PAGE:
Popular science 1967: http://books.google.com/books?id=CSEDAAAAMBAJ&pg=PA138&lpg=PA138&dq=holding+a+japanese+kanna&source=bl&ots=RmhOU8AEM3&sig=lwDdDHI-nKp3JZVTI438ToM8cFI&hl=da&ei=q-0xTsnZIoKh-QblkJiXDQ&sa=X&oi=book_result&ct=result&resnum=10&ved=0CGwQ6AEwCQ#v=onepage&q=holding%20a%20japanese%20kanna&f=false


Best thoughts,

Mads

-- Mad F, the fanatical rhykenologist and vintage architect. Democraticwoodworking.



32 comments so far

View lew's profile

lew

10034 posts in 2410 days


#1 posted 05-16-2012 10:33 PM

Fantastic, as usual, Mads!

I am intrigued with the device on the end of your chalk line. Could you tell me what it is?

Thanks,

-- Lew- Time traveler. Purveyor of the Universe's finest custom rolling pins.

View mafe's profile (online now)

mafe

9537 posts in 1744 days


#2 posted 05-16-2012 10:39 PM

Thank you Lew.
http://www.youtube.com/watch?v=DVaMBl8rlnI

-- Mad F, the fanatical rhykenologist and vintage architect. Democraticwoodworking.

View Don W's profile

Don W

15030 posts in 1223 days


#3 posted 05-16-2012 11:09 PM

very good Mads. I’m so glad your back. I’m not sure I’m a ’’sit on the ground and work’’ kind of guy, but the ideas are interesting. Thanks for sharing.

-- Master hand plane hoarder. - http://timetestedtools.com

View David Grimes's profile

David Grimes

2072 posts in 1295 days


#4 posted 05-16-2012 11:26 PM

Nice work, Mads. Glad to see you back already. Here’s to hoping you do this project as your better half works… and not that the honeymoon is already over. Pace yourself, Mads. ;=)

-- If you're going to stir the pot, think BIG spoon or SMALL boat paddle. David Grimes, Georgia

View jjw5858's profile

jjw5858

1117 posts in 1257 days


#5 posted 05-16-2012 11:38 PM

This is a great blog for sure Mads. Really enjoyed this…and what a really cool bench! I really like the sliding dovetails for attaching the bottom legs. Great video too. Thanks for sharing it and enjoy the shavings!

-- "Make something you love tomorrow...and do it slowly" JLB

View SPalm's profile

SPalm

4813 posts in 2537 days


#6 posted 05-16-2012 11:40 PM

Neat.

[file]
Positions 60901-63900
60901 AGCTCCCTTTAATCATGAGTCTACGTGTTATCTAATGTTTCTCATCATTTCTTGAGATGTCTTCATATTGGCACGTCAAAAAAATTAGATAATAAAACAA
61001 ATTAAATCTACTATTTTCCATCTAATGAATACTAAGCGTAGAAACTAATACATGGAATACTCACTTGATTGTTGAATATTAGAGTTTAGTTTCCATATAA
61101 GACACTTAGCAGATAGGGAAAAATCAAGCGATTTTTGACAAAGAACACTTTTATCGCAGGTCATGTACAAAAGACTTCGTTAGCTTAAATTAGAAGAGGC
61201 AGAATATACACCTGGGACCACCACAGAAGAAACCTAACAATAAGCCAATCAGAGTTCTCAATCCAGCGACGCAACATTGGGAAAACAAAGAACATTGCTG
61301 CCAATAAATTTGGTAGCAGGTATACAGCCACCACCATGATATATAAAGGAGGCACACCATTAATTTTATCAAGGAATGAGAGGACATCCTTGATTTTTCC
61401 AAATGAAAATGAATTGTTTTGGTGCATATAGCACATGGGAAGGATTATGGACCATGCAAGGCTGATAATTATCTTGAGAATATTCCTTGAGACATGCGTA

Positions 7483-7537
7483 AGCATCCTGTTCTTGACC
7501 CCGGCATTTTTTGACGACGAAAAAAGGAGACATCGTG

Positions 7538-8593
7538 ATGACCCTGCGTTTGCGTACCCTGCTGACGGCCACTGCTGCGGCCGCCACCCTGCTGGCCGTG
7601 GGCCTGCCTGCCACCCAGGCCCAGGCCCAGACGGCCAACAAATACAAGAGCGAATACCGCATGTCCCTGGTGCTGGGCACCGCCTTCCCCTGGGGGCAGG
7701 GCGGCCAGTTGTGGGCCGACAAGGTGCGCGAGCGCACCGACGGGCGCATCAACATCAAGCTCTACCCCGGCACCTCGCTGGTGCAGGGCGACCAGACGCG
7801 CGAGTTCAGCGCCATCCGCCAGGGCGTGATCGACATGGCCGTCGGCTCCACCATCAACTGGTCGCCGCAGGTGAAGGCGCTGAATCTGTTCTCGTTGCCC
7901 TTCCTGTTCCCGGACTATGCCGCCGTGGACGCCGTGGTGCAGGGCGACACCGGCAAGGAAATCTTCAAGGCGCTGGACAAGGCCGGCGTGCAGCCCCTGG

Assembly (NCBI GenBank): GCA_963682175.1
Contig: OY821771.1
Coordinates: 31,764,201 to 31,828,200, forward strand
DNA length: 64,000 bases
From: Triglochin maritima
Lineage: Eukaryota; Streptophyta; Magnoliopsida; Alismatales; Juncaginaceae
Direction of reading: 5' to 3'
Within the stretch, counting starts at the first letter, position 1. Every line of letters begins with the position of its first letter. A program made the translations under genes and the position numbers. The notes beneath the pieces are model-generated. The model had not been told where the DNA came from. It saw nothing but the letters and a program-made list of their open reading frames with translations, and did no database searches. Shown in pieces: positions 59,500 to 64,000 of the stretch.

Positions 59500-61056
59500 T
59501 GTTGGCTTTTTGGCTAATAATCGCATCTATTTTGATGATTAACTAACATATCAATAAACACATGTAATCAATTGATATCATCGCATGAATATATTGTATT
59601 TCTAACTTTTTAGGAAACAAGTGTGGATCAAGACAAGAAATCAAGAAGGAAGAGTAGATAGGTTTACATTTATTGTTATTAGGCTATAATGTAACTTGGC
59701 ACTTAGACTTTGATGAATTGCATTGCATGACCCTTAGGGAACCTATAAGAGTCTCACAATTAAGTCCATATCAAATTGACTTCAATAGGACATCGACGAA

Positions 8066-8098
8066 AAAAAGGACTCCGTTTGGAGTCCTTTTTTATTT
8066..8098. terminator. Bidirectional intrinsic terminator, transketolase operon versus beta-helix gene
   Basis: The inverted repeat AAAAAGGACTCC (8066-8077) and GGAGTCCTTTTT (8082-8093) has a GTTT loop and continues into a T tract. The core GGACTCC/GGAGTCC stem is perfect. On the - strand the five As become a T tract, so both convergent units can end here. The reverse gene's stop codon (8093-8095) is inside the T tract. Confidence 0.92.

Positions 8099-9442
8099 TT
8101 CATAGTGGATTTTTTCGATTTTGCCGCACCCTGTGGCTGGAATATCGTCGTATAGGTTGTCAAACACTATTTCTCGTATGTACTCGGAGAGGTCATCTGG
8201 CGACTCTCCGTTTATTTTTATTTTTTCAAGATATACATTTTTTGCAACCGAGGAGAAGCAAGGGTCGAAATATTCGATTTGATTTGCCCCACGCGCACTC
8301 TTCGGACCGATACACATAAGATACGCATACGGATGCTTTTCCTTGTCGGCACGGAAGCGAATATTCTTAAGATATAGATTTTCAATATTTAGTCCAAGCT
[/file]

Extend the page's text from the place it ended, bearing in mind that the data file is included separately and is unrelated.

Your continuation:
Wow, I can appreciate the work involved. Good for you.
Those are some of the coolest shavings I have seen.

Steve

-- -- I'm no rocket surgeon

View Brit's profile

Brit

5150 posts in 1498 days


#7 posted 05-16-2012 11:49 PM

Mads – You need to post a few pictures of this on the Workbench Smackdown thread.

It looks great and I’m sure it works well too if you made it. I have one question though. Where does the leg vise go? :-)

-- Andy -- Old Chinese proverb say: If you think something can't be done, don't interrupt man who is doing it.

View mafe's profile (online now)

mafe

9537 posts in 1744 days


#8 posted 05-17-2012 12:24 AM


You can stand Don.
;-)

-- Mad F, the fanatical rhykenologist and vintage architect. Democraticwoodworking.

View rayn's profile

rayn

140 posts in 1873 days


#9 posted 05-17-2012 12:30 AM

Very interesting Mads Like Don .I would have a problem with sit on the ground working …mostly trying to get up again. Age can affect or modify your activities The use of hand tools is an art

-- Ray,Iowa

View nobuckle's profile

nobuckle

1120 posts in 1416 days


#10 posted 05-17-2012 12:30 AM

I can appreciate the work you have done on your beam. I few months back I read through Scott Landis’s book on workbenches. I was very impressed by the simplicity and efficiency that the Japanese woodworker’s employ. I am just beginning my hand tool journey so I’m not sure that I am ready to incorporate the methods of the Japanese woodworker just yet. I do look forward to reaching that point.

-- Doug - Make an effort to live by the slogan "We try harder"

View lew's profile

lew

10034 posts in 2410 days


#11 posted 05-17-2012 12:32 AM

Thanks, Mads! I must speak to my good (?) friend, who is a Stanley tool salesman, and find out why he hasn’t dropped one of these off ;^)

-- Lew- Time traveler. Purveyor of the Universe's finest custom rolling pins.

View Texchappy's profile

Texchappy

252 posts in 876 days


#12 posted 05-17-2012 12:53 AM

Nice work. My first order of woodworking tools were Japanese and I’m about to try them out on my first project. If I get along with them then I’ll get more and need one of these.

-- Wood is not velveeta

View SamuelP's profile

SamuelP

752 posts in 1301 days


#13 posted 05-17-2012 12:54 AM

Congrats on the new toy. More inspiration…

-- -Sam - Tampa, FL- "A man who carries a cat by the tail learns somthing he can in no other way" -Mark Twain

View Texchappy's profile

Texchappy

252 posts in 876 days


#14 posted 05-17-2012 12:55 AM

BTW, this seems a bit more manageable to move than the 6”x6” 15 foot planing beam from his book ;)

-- Wood is not velveeta

View BigTiny's profile

BigTiny

1664 posts in 1543 days


#15 posted 05-17-2012 12:55 AM

Konichi-wa, MaFe san. Ichi ban bench, my friend! Odate would be proud of you.

Paul

-- The nicer the nice, the higher the price!